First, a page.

First, you will need to check with the manufacturer to make sure that their vessel will handle the stresses. You could also have a good mechanical engineer take a look at it.
We put redundant vacuum relief valves on ours and we have a plumbing design that allows all of the steam to condense before the cold water is added. If you add the cold water into the jacket with steam in the jacket there will be very violent pressure waves that could damage or destroy your vessel. I have a plumbing design and operating instructions that we use for our pro series mash tuns, that are capable of steam heat and cooling in the same jacket.
However, I decided a couple of weeks ago that I will only be giving our steam/cooling jacket plumbing design to people that are purchasing our pro series mash tuns. I just don't want the liability.
You asked this question: "Our concern is the dramatic temperature drop from about 200F to 50F water. How would I introduce the water without doing damage to my jacket?" Answer this question. Do you do any damage to your vessel when you have 53 F water in your pot and you put 230F steam in the jacket? What if you are using a jacket to crash cool 200F mash and you have 28F glycol in the jacket?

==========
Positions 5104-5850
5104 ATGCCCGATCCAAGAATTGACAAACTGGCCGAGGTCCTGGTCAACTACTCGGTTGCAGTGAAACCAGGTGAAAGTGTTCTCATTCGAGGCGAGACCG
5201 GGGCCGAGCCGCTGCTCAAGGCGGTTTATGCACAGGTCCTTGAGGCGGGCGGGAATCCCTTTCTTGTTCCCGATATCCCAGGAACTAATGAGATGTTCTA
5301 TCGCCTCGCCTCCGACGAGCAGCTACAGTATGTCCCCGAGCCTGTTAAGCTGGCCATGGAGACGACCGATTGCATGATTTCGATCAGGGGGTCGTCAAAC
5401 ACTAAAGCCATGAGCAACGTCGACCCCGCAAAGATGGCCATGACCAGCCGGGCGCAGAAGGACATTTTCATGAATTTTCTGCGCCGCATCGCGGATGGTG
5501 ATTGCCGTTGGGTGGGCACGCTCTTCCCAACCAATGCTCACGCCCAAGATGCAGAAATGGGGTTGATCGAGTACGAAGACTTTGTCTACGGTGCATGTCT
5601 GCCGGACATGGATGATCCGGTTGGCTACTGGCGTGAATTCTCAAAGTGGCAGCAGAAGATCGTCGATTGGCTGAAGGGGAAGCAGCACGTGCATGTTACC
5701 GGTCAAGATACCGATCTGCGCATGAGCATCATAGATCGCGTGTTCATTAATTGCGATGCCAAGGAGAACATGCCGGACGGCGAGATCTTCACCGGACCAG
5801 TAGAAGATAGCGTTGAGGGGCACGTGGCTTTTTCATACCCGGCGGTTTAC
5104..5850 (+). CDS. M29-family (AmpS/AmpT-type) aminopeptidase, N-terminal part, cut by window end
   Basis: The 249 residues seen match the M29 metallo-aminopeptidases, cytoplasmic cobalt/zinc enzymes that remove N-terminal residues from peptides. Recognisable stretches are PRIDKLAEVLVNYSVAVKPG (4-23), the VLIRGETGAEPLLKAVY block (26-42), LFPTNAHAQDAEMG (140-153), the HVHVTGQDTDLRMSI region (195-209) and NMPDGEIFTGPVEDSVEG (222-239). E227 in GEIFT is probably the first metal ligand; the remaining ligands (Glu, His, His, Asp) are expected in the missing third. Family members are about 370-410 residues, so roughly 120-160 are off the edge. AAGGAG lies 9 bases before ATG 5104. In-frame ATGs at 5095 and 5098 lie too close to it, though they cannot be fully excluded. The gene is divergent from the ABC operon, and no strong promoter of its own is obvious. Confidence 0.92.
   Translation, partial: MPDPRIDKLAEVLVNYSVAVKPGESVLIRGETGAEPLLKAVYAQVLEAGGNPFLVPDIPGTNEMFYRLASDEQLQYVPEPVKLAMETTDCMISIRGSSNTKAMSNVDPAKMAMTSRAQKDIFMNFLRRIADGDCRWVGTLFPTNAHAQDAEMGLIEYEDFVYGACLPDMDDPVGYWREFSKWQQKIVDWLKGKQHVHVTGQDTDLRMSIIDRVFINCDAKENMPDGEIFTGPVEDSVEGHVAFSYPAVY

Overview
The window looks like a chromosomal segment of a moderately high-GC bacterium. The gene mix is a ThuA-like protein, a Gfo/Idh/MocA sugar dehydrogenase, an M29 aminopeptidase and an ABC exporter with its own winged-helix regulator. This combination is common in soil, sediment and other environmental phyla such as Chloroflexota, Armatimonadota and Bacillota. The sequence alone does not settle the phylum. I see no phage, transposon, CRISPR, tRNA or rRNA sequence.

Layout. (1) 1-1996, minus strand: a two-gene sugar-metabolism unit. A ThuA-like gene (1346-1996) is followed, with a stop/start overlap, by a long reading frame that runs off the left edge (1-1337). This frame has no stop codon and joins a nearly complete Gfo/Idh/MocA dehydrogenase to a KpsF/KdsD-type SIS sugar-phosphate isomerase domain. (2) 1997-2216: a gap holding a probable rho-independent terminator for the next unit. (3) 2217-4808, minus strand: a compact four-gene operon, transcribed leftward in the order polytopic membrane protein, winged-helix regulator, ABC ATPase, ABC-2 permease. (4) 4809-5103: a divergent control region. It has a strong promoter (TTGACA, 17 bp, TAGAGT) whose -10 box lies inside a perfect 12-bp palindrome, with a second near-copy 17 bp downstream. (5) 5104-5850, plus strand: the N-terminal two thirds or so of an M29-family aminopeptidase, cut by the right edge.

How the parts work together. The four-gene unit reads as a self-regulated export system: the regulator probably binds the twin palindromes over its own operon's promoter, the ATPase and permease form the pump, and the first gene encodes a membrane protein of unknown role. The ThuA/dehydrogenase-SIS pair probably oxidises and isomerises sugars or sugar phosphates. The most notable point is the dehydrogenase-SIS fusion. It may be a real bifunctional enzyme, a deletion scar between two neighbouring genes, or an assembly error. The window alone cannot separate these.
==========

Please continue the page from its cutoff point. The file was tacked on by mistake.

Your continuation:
What about a 304 stainless HLT with a 304 stainless fire box with jet burner flames at 1200 F on one side and 55 F water on the other side with a stainless vent pipe that is 600 F,and on my HLTs, I run the vent pipe up through the water. Here with this last example we have temp differentials as high as 1,150 F.
Always step outside of the box so that you can walk around the problem and look at it in your mind from all angles. Use common sense and logic.
I will tell you that if I had a choice between cooling with a steam, jacket or cooling with a tube in tube heat exchanger, I would go with the heat exchanger. Our largest model, like the one in the pictures that are posted earlier in this thread are really heavy duty, and our price is over $1,000 less than our closest competitor.